The night parade, p.1
The Night Parade, p.1Ronald Malfi
Praise for the work of Ronald Malfi
“Malfi builds incredible levels of tension using the
psychological impact of the secrets lurking within the pages
of Little Girls and by balancing the supernatural with the
ordinary. Weaving together the horror, mystery, and
psychological thriller genres, Malfi’s Little Girls is a complex
and richly layered ghost story that slowly but surely creeps
under your skin.”
—The Horror Bookshelf
“Little Girls is much more than a haunted house or a ghost
story. It’s a literary horror tale filled with lovely prose. The
story itself is a slow build, giving up its secrets sparingly,
providing plenty of questions. Recommended for fans of
literary horror and ghost stories.”
“A must for Malfi fans and a great read for those of you who love classically told ghost stories.”
“The perfect ghost story, with just the right amount of psychological thriller added in for good measure.”
“A complex and chilling tale of friends, family, and the often
murderous secrets that hide in the dark. Ronald Malfi takes
you for a terrifying visit to December Park.”
“Some novelists find something that works and stick with it
for years; others like to jump around, experimenting with
genres and writing styles. Malfi appears to be one of the
latter. Although most of his novels fall into the thriller,
horror, or SF genre, they are stylistically quite different. This
one, about a group of teenage friends living in a Maryland
beach community from which some children have gone
missing, feels a bit like Stephen King crossed with Dennis
Lehane—specifically, the early portions of King’s It melded
with Lehane’s Mystic River. But, just as Lehane doesn’t sound
very much like King, so Malfi doesn’t sound much like either
of them. He has his own voice, and he’s telling his own story,
one that begins with some disappearances, segues into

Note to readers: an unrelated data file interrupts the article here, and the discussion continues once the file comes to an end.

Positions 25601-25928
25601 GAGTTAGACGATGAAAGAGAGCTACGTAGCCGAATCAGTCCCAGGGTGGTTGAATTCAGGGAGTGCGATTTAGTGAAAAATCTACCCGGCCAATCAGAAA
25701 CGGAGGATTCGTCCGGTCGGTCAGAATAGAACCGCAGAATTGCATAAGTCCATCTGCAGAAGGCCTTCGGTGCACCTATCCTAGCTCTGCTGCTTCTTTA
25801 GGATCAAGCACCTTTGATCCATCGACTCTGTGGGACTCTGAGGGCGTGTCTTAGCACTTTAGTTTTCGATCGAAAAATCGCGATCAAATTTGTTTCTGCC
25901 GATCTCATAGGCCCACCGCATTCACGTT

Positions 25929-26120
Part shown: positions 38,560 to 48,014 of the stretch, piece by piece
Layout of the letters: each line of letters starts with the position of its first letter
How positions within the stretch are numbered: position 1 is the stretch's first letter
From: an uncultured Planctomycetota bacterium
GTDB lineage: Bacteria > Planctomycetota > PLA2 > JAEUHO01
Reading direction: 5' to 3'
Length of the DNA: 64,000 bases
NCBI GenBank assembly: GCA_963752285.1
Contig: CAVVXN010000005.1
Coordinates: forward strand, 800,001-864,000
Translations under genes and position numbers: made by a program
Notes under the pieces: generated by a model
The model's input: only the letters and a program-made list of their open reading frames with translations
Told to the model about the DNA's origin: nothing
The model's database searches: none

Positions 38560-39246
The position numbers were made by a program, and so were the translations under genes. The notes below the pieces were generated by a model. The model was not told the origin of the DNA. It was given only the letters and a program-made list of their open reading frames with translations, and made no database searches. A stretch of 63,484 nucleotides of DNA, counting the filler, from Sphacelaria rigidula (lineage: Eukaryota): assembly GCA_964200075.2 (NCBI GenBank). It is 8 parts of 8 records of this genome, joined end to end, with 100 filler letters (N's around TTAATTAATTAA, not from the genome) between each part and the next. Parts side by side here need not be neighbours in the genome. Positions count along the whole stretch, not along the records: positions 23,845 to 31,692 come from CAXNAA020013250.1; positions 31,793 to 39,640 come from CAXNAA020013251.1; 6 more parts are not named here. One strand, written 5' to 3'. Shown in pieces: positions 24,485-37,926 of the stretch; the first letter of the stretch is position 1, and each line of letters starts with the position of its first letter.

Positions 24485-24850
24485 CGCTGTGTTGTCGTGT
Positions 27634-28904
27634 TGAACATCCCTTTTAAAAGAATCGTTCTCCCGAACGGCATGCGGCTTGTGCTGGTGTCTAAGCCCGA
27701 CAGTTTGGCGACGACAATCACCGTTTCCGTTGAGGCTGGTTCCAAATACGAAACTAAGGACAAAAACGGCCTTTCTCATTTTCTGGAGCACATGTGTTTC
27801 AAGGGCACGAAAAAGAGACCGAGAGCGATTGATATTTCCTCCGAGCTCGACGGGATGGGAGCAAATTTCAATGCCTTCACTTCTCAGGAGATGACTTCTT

murder, and ends with a violent confrontation. Malfi is a sort
of literary version of Mel Blanc (the “man of a thousand
voices”), but all of his voices are captivating, though none of
them are quite the same. Horror and crime fans will find
much to like here.”
“Malfi is truly gifted when it comes to writing . . . I am going to eagerly devour all the books from Mr. Malfi that I can get my chubby fingers on.”
“Malfi is a master at horror, and his expertise shines through in this thriller set in the small town of Harting Farms. Skillfully plotted with carefully placed clues, the novel progresses like a map leading to the exhilarating ending.”
—RT Book Reviews
“An intensely dark tale.”
“Malfi (Floating Staircase) brings a cinematic vividness to this
story of a dying small town whose fate manifests as a
nightmare of supernatural horror. Cross-cutting among the
increasingly bizarre experiences of several principal characters,
Malfi constructs a panoramic narrative in which the despair of
individuals sharpens the sense of horror overwhelming the
town. This smartly written novel succeeds as both an allegory
of small-town life and a tale of visceral horror.”
“So here is a book that should appeal to most horror aficionados: well-drawn characters, horrific creatures, gruesome deaths, plenty of blood for you gore hounds, a soupçon of mystery and an atmosphere of dread that just oozes from the pages.”